Released: November 2014
Mark Schultz’s Foxcatcher is a story that doesn’t seem to be that well known on this side of the Atlantic, lending a slightly different air to the book than similar works.
Additionally, due to this need to provide exposition for the insight that writer and central figure Schultz provides, much of the prose is devoted to explaining a lot of the key elements – the basic rules of wrestling, the intricacies of the collegiate system, the various different wrestlers around the world. This is necessary given that many readers, drawn in by the imminent film adaptation, will be coming from a starting point of no knowledge, but the manner in which this exposition is integrated into the text needed to be slightly more seamless for the style to truly work.
The story follows Schultz from upcoming college wrestler, through his Olympic triumphs, to his encounters with millionaire John du Pont, the man who would go on to kill Dave Schultz, Mark’s well-respected older brother. It is Schultz’s point of view on such a tragic occurrence that provides the strong backbone for the book.
While the bildungsroman side of the book – seeing Schultz grow into the wrestling world – is a well-trodden path, it is the latter part that really flies as he explores the psychological minefield that surrounded du Pont. His offer to fund Schultz’s training and coaching in between Olympics at first seemed to be a golden goose, yet is shown to be a poisoned chalice instead. The way in which this spiral into despair is portrayed makes for an engrossing end to the text, and it’s not hard to see why Hollywood came calling – from the three distinct characters at the heart of the story, to the ‘American hero’ side, to the meaty dramatic core, everything is there for a strong psychological drama.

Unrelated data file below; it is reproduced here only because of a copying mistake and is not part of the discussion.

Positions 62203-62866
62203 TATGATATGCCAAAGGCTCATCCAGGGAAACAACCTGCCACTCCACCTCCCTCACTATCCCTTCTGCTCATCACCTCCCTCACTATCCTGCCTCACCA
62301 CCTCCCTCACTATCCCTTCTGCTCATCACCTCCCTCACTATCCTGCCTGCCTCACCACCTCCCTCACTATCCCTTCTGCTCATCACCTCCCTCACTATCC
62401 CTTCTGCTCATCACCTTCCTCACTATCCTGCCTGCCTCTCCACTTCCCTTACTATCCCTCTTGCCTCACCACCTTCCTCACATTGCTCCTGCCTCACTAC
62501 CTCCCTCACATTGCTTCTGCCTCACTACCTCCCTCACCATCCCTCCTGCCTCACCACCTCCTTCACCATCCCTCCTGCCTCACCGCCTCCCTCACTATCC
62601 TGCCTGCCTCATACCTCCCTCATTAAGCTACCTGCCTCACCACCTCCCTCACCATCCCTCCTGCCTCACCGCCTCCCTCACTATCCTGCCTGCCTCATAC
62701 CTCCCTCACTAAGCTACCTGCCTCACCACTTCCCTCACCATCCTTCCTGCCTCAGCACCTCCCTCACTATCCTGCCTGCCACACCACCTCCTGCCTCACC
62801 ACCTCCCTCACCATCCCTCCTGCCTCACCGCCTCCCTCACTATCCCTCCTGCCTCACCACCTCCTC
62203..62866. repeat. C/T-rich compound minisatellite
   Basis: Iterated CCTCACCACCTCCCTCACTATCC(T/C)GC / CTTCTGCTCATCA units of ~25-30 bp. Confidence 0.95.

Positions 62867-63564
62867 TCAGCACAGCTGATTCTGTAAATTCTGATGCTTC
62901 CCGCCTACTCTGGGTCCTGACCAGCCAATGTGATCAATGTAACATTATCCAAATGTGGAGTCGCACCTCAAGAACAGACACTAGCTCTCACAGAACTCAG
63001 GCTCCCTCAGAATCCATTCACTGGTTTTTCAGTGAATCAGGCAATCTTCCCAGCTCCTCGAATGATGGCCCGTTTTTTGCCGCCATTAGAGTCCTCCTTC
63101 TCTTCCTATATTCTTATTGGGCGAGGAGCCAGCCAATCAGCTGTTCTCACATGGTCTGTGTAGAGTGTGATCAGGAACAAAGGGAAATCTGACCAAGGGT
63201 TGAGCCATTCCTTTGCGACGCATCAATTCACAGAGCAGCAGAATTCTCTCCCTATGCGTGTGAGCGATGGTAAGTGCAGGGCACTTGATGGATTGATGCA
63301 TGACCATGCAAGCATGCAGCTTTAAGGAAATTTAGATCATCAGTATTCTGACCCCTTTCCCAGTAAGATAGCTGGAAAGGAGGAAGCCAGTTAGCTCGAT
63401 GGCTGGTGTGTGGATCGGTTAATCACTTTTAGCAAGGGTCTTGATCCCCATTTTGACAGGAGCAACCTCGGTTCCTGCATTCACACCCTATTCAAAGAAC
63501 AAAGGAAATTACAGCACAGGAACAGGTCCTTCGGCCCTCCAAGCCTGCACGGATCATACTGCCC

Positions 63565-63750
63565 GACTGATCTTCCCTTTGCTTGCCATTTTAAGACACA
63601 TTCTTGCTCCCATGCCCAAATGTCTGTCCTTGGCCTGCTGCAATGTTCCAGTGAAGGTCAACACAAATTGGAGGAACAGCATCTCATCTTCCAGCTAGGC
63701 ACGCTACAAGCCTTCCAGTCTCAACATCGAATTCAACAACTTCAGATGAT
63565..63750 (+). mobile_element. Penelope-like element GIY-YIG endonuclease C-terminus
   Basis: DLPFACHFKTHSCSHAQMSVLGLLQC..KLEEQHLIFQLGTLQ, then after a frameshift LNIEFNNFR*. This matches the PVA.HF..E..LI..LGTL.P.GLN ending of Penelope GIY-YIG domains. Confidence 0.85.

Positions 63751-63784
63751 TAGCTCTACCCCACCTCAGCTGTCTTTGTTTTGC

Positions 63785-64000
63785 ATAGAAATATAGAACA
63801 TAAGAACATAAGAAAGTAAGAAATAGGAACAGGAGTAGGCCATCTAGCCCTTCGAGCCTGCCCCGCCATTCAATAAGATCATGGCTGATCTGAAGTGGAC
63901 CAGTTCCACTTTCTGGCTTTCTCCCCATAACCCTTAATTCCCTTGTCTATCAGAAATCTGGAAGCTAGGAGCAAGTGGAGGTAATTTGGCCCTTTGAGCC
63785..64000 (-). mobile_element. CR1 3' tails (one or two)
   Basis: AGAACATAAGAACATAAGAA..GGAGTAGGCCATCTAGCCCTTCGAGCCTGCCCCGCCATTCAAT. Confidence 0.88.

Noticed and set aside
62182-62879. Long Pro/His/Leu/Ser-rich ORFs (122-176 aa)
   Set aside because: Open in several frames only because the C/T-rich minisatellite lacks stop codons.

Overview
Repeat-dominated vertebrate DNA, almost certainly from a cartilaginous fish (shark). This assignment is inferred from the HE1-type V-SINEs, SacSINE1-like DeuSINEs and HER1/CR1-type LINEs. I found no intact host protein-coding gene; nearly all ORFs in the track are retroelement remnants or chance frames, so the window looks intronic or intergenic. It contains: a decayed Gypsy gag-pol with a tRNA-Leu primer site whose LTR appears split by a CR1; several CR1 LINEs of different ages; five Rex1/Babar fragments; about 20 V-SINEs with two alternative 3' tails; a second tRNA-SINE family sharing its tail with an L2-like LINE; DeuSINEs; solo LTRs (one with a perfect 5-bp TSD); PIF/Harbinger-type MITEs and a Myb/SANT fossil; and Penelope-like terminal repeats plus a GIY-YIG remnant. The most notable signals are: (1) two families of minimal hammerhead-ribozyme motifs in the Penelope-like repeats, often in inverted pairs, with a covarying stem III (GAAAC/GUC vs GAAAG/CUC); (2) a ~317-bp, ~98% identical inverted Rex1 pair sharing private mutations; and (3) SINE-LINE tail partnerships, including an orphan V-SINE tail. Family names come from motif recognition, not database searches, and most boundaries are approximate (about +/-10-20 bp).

The book’s central struggle seems to be integrating the exposition and establishing the voice of Mark Schultz with that of David Thomas, his co-writer. Going on the various interviews with Schultz over the years, he doesn’t come across as the most poetic or eloquent of writers, and so the struggle between keeping hold of his perspective and providing prose that conveys the truth of events is one that doesn’t always succeed. For every moment that the book manages to capture Schultz’s inner feelings, there is a moment where the text turns more vanilla, churning out an overly simplistic tone that seems as though Thomas has simply taken what Schultz has said and rewritten it in the most basic of terms.
Fortunately, this is a tale so powerful and captivating that it manages to shine through the occasional uneven writing. Hopefully the film, which benefits from a more experienced writing tone and promising portrayals from Steve Carrell, Channing Tatum and Mark Ruffalo, will fare even better.